This results in areas of positive and
negative charge, which are
continuously changing, and enables
molecules to stick to one another.
The Polar R groups of proteins interact with
water forming hydrogen bonds that face
outwards, This creates a hydrophobic core
to the molecule
When proteins are heated these bonds
break, the tertiary structure changes and
the protein does not function.
The destruction of shape or loss of function
is denaturation.
Frying an egg
explain, with the aid of diagrams, the
term quaternary structure, with
reference to the structure of
haemoglobin
Association of different polypeptide
chains bonded together to form
intricate shapes
Sometimes contain prosthetic
groups, which are a permanent part
of a protein molecule but not made
of amino acids
Globular protein
Molecules curl up into a ball shape
Examples myoglobin, haemoglobin
Metabolic roles
Fibrous Proteins
Form long strands
Usually insoluble
Have a structural role
Examples keratin, collagen
Function oxygen carrying pigment found
in red blood cells
Structure
4 polypeptides
2 x -globin
2 x -globin
Each polypeptide has a 3
o
structure stabilised
by hydrophobic interactions in the centre
In the middle each polypeptide in a haem
group
Protein structure and
diversity
It is difficult to describe in a simple
sentence the role of proteins.
when there is something to do, it is a protein
that does it.
Therefore proteins are
important
numerous
very diverse
very complex,
able to perform actions and reactions under
some circumstances
Some examples of
proteins
Antibodies:
they recognise molecules of invading organisms.
Receptors:
part of the cell membrane, they recognise other
proteins, or chemicals, and inform the cell...
Enzymes:
assemble or digest.
Neurotransmitters and some hormones:
Trigger the receptors...
Channels and pores:
holes in the cell membrane
Primary Structure
Amino acids linked in a linear sequence
Secondary Structure
folding or coiling of polypeptide
Tertiary structure
Folding of polypeptide by disulphide bonds,
ionic bonds, hydrogen bonds or hydrophobic
interactions
Quaternary structure
Two or more polypeptides bonded together
describe, with the aid of diagrams,
the structure of a collagen molecule
compare the structure and function
of haemoglobin (and example of a
globular protein) and collagen (an
example of a fibrous protein)
Collagen is found in skin, teeth,
tendons, cartilage, bones and the
walls of blood vessels, making it an
important structural protein.
3 identical polypeptide chains
wound into a triple helix; this is a left-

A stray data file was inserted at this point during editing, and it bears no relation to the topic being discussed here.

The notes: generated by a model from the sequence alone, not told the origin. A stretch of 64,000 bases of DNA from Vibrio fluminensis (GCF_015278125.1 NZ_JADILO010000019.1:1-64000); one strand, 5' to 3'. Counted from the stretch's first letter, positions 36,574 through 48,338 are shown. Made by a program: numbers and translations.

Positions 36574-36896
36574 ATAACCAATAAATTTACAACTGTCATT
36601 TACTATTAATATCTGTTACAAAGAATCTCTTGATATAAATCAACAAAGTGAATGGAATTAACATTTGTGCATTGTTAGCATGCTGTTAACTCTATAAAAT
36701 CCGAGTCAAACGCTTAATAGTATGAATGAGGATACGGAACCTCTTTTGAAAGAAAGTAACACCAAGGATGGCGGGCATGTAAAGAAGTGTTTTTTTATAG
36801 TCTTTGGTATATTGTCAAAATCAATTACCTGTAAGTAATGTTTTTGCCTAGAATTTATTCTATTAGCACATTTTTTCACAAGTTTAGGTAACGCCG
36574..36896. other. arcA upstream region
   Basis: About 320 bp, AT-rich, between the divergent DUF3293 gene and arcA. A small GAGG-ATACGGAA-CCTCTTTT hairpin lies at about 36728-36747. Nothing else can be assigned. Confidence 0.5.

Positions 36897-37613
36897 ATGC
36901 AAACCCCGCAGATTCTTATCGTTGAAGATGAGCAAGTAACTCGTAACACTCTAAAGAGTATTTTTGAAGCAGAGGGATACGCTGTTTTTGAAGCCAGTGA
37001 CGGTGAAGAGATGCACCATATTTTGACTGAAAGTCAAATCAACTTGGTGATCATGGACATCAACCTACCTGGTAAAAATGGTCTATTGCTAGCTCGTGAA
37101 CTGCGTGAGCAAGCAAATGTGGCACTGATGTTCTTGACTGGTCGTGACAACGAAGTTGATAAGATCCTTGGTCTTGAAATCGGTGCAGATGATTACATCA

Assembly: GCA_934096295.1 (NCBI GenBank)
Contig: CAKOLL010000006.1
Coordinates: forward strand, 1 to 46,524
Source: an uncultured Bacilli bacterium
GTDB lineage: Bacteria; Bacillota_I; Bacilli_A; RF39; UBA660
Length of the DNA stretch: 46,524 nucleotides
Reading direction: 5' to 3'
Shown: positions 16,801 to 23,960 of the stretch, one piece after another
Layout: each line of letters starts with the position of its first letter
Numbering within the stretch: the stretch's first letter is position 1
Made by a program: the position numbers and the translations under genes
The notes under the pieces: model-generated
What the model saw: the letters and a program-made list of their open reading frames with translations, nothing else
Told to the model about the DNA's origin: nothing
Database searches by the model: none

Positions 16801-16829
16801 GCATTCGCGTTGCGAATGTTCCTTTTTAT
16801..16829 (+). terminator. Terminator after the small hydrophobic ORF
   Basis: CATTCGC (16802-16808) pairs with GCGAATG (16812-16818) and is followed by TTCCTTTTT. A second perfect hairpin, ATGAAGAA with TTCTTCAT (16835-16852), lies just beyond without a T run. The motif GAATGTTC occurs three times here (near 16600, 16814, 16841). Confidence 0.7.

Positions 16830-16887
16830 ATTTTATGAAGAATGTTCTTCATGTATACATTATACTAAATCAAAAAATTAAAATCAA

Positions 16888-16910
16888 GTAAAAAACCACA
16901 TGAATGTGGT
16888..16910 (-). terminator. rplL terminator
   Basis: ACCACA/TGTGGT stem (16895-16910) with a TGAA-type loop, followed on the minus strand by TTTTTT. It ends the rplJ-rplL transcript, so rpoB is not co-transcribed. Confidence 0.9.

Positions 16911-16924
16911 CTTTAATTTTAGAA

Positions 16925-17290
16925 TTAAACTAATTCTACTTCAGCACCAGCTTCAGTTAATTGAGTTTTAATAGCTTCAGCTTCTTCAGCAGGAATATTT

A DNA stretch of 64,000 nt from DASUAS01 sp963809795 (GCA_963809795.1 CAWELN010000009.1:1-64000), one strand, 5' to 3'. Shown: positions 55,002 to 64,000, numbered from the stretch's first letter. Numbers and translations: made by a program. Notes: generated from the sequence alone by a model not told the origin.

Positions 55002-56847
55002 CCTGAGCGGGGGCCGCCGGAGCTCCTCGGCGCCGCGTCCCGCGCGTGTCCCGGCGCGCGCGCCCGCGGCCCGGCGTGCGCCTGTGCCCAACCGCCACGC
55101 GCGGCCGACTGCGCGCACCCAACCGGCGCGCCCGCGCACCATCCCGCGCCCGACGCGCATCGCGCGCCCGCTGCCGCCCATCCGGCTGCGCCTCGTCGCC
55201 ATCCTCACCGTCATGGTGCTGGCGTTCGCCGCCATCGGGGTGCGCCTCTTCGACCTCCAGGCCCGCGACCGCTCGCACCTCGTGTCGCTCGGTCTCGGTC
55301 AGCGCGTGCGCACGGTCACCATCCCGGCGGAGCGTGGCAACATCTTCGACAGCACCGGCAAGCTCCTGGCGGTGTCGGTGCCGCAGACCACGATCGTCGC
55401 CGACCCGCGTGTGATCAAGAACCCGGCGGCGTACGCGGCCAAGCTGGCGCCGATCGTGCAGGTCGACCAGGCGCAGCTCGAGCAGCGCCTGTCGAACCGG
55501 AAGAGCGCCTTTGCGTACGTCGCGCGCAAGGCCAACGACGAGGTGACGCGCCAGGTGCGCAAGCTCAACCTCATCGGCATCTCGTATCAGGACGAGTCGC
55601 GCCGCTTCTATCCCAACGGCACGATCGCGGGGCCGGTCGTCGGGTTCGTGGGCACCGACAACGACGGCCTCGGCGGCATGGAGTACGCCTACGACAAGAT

handed helix.
Each polypeptide is about 1000
amino acids long
Primary structure
Every 3 amino acids = glycine

Sequences of polypeptide chains are
staggered so that glycine is found at
every position along the triple helix.
The three polypeptide chains are held
together by hydrogen bonds.
Adjacent molecules of collagen are held
together by covalent bonds formed
between the carboxyl group of one amino
acid and the amine group of another.
Using your brains and what you have
been taught
compare the structure and function of
haemoglobin and collagen

Try to make a bullet point list of at least 10
things
Collagen
Repeating sequence of
amino acids
Most of molecule has
left handed helix
structures
Does not contain
prosthetic group
Insoluble in water
Metabolically
unreactive
Structural role
Haemoglobin
Precise 1
o
structure
2
o
structure wound into
alpha helix
Contains prosthetic
group
Soluble in water
Metabolically reactive

describe, with the aid of diagrams,
the molecular structure of alpha-
glucose as an example of a
monosaccharide carbohydrate
state the structural difference
between alpha and beta glucose
contain carbon, hydrogen & oxygen
organic compounds
general formula C
x
(H
2
O)
y

glucose C
6
H
12
O
6
3 main groups
monosaccharides
disaccharides
polysaccharides
dissolve easily in water to form sweet
solution
general formula (CH
2
O)
n
, where n is
the number of carbons
3 main types
Trioses (3C)
Pentoses (5C)
Hexoses (6C)
Glucose is made of a chain of atoms
long enough to close up upon itself
and form a stable ring structure.
Carbon atom 1 (
1
C) joins to the O on
5
C.
The six sided structure formed is
known as a pyranose ring.
1
C
2
C
3
C
4
C
5
C
6
CH
2
OH

OH
OH
OH
OH H
H
O
H
H
H

1
C
2
C
3
C
4
C
5
C
6
CH
2
OH

OH
OH
OH
OH
H
H
O
H
H
H
O
H
OH
Isomers
possess the same molecular formula
but differ in arrangement of atoms.
-glucose and -glucose are isomers
of glucose.
Depending on whether the OH of 1C is
above or below the plane of the ring.
-glucose -glucose

O
OH
H
O
H
OH
describe, with the aid of diagrams,
the formation and breakage of
glycosidic bonds in the synthesis and
hydrolysis of a disaccharide
(maltose) and a polysaccharide
(amylose)
Monosaccharides combine in pairs to
give a disaccharide, this involves the loss
of a single water molecule
This reaction is called condensation
The bond formed is known as a glycosidic
bond.
To break a disaccharide the addition of
water is needed, this reaction is called
hydrolysis.
Final molecules maybe 1000s of
monosaccharides, the size of these
molecules make them insoluble.
Polysaccharides are NOT sugars
The most important polysaccharides are
built up entirely of glucose molecules.
These are starch, glycogen and cellulose.
describe, with the aid of diagrams,
the structure of starch
describe, with the aid of diagrams,
the structure of glycogen

A mixture of two substances amylose and
amylopectin.
Starch granules are insoluble in water.
The form of carbohydrate used for storage
in plants.
Starch grains build up in chloroplasts, or in
storage organs such as potato tubers.
Long unbranching chains
1-4 glycosidic bonds
formed by condensation reactions.
The chains curve and coil into helical
structures.
1,4 linked -glucose molecules form
chains
shorter
branch out to the sides.
The branches form by 1-6 linkages
Comparison of the structure of
amylose and amylopectin molecules
The form in which carbohydrate is stored in the
animal body.
Glucose is converted to glycogen in the liver and
muscles,
it is kept until required
then it is broken down again into glucose.
Formed by -glucose molecules joining in 1-4
and 1-6 links
There are more branches containing a smaller